How To Teach Your Child To Read In English | SHIVIGO


How To Teach Your Child To Read In English

Many non-native parents realize that English is very useful for their children, and not only to be able to travel around the world. First of all, English brings countless opportunities, both in career and life. Not by chance, many kids start studying English once they are more or less familiar with the native speech.

In this regard, educators and parents face the question of how to teach a child to read in English. There are two main approaches – phonemic and visual, both with certain difficulties.

Let’s consider the advantages and disadvantages of these methods and try to understand which of them is better along with Lucy Adams, a BuzzEssay online essay writer.

Phonemic Reading

This method is familiar to all of us. The learning process starts with letters and transcriptions to them, and one letter can have several pronunciations and transcriptions. The reading begins with words, and that’s the greatest disadvantage.

  • The point is that these words are often not from an active vocabulary. As a result, the child has to process large amounts of information that it is unlikely to be useful in the nearest future.

Phonemic reading is a longer process than visual. The child, having passed more than half of the textbook, can recall only two lines of words of unrelated meaning, that is, he is still unable to read the text.

The advantage of this method is that at the end of the year, the kid knows the signs of transcription and the rules of reading.

Visual Reading

Reading by worlds, or visualization method, can be found in many textbooks of modern authors, and it’s actively implemented in schools. But it’s new, and in this regard, parents accustomed to a classic approach wonder how the child can cope with the text if he doesn’t know the rules of reading and transcriptions?

How to Teach a Child to Read by the Method of Visual Reading?

First of all, a child perceives words by ear and repeats after the teacher. Letters are taught along with the words on which they begin, that is, the child gets a letter and its image in the form of a word and a picture. The point is that the child must remember the way the word pronounced, even if some character in it is spelled differently in the alphabet.

  • For example, the baby sees the picture of a bed and remembers the word. He does not particularly go into details of why the English “e” is read here as [æ], not as [e] as in the alphabet. When the child reaches the end, he already knows a word for each letter (that is, as many words as letters in the alphabet).

The advantages of this method are the following:

  • Almost immediately after learning the alphabet, the child is given a list of words that he knows and can spell. At this stage, the kid is already able to read simple texts and dialogues. Well, he does it, even not knowing the rules of reading. After all, there are a lot of exceptions in the English language, and sooner or later, the child will have to learn them all.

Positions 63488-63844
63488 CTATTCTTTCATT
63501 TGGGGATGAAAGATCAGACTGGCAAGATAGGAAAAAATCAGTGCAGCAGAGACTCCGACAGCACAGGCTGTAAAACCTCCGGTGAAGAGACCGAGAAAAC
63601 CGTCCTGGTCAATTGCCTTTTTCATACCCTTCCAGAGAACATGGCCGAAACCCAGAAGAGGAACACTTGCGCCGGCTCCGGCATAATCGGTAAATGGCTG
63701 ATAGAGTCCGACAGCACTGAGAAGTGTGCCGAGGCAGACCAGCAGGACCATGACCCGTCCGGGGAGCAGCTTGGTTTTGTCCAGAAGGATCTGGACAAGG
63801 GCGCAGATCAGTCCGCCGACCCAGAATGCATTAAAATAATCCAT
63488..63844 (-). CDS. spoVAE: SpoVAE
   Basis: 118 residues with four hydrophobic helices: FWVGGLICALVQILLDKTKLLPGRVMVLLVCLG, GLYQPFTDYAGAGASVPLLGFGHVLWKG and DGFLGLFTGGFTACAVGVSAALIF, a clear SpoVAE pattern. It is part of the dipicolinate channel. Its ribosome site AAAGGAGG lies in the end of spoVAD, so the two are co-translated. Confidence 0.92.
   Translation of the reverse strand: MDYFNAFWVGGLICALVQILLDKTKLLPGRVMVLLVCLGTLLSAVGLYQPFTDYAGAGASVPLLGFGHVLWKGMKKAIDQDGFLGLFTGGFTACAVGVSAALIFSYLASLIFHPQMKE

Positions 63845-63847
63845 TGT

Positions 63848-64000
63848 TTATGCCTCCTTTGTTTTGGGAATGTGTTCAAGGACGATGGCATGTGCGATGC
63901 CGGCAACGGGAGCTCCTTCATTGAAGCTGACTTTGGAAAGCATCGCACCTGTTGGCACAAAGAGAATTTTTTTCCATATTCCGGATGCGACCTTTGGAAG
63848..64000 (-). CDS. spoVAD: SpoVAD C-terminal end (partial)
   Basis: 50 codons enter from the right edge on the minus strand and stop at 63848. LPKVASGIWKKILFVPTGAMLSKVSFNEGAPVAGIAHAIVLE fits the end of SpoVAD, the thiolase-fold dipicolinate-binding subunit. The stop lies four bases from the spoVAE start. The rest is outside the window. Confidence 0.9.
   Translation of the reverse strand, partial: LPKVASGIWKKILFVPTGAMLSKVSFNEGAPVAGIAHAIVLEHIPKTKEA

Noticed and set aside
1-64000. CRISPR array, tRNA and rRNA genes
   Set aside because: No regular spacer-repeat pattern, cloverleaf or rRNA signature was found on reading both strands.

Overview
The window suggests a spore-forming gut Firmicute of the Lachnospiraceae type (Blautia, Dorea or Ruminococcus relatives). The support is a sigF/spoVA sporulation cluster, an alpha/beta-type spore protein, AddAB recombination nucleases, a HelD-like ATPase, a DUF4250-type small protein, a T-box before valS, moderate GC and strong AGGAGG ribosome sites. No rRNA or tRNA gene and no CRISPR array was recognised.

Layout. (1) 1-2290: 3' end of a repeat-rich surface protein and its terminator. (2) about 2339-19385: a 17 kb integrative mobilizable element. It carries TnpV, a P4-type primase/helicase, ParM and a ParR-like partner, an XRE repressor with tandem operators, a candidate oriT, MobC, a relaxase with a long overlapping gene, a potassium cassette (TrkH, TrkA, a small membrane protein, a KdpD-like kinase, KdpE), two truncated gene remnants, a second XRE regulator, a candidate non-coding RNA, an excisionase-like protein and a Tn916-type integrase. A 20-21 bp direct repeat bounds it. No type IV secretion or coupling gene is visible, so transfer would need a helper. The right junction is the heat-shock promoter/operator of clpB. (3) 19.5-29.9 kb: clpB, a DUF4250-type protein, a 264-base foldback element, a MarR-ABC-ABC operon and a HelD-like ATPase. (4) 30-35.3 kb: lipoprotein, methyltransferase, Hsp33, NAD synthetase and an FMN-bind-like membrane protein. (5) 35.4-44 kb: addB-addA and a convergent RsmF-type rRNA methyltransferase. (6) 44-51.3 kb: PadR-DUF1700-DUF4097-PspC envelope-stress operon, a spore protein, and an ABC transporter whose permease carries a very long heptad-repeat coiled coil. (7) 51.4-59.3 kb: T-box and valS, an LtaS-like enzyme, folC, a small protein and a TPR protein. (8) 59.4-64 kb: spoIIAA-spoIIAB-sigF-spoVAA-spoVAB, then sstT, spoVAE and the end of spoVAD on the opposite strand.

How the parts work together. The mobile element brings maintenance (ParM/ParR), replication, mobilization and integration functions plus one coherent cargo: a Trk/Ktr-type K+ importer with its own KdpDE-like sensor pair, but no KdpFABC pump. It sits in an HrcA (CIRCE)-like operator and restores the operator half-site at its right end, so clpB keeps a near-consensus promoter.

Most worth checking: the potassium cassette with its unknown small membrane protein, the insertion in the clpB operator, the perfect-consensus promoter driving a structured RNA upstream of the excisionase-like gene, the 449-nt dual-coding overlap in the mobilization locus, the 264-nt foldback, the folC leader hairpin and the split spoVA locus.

• Another advantage of this method is meaningful reading. After a couple of weeks of learning English, the child is able to read a dialogue so that he immediately sees the result, which increases motivation. It’s not about those long boring classes!
  • By visualizing children learn to read by keywords. That is, the kid can predict what word in the text will be next. He knows that “I” is always followed by “am,” “my name is followed by “is,” etc. Such a skill is very important for speed reading in future.

Many “old school” representatives are against visual reading. They believe that children need to understand why in the specific case this or that sound is used.

Well, the disadvantage of this way of learning is that the child may confuse words that are similar in spelling, but differ, say, by one letter. The kid perceives the word as a whole unit and when comes across new vocabulary, he just doesn’t know how to read it. And since he has no idea about transcription, he can’t use the dictionary. For example, the baby may not understand the task in English if there is no friendly vocabulary.

Which Method to Chose?

Do not go to extremes.

  • There’s no need to force your kid to read by one and the same rules for a very long time – rather he should understand that English has many exceptions which he must learn by heart.
  • Also, there’s no need to give only the whole image of the word without going into details.

Visual reading shows better results for words-exceptions, especially when the child is still learning the alphabet and can remember a lot of frequently used vocabulary without wasting time on rules.

At the same time, you kid need some practice on alphabetic-phonetic analysis not to confuse words in the future:

  • This can be done with the help of certain tasks, for example, inserting of missing letters into words. Here the child will highlight certain letters, not perceiving words as pictures.
  • Another task is to connect mixed words correctly. In this case, the child applies a sound-letter analysis.
  • Exercises with letter combinations that are pronounced a certain way, for example, “sh,” “ch,” are useful as well.

Is there Sense to Learn Reading Rules?

Yes, there is, but not immediately. The child will need transcription and understanding of the rules, but a bit later — approximately at the age of 9 or 10.

Properly combining both methods, you can get much better results than using only one of them.

Submitted By : – Lucy Adams is a blogger from Buzz Essay. She’s a generalist able to cope with a huge variety of themes.


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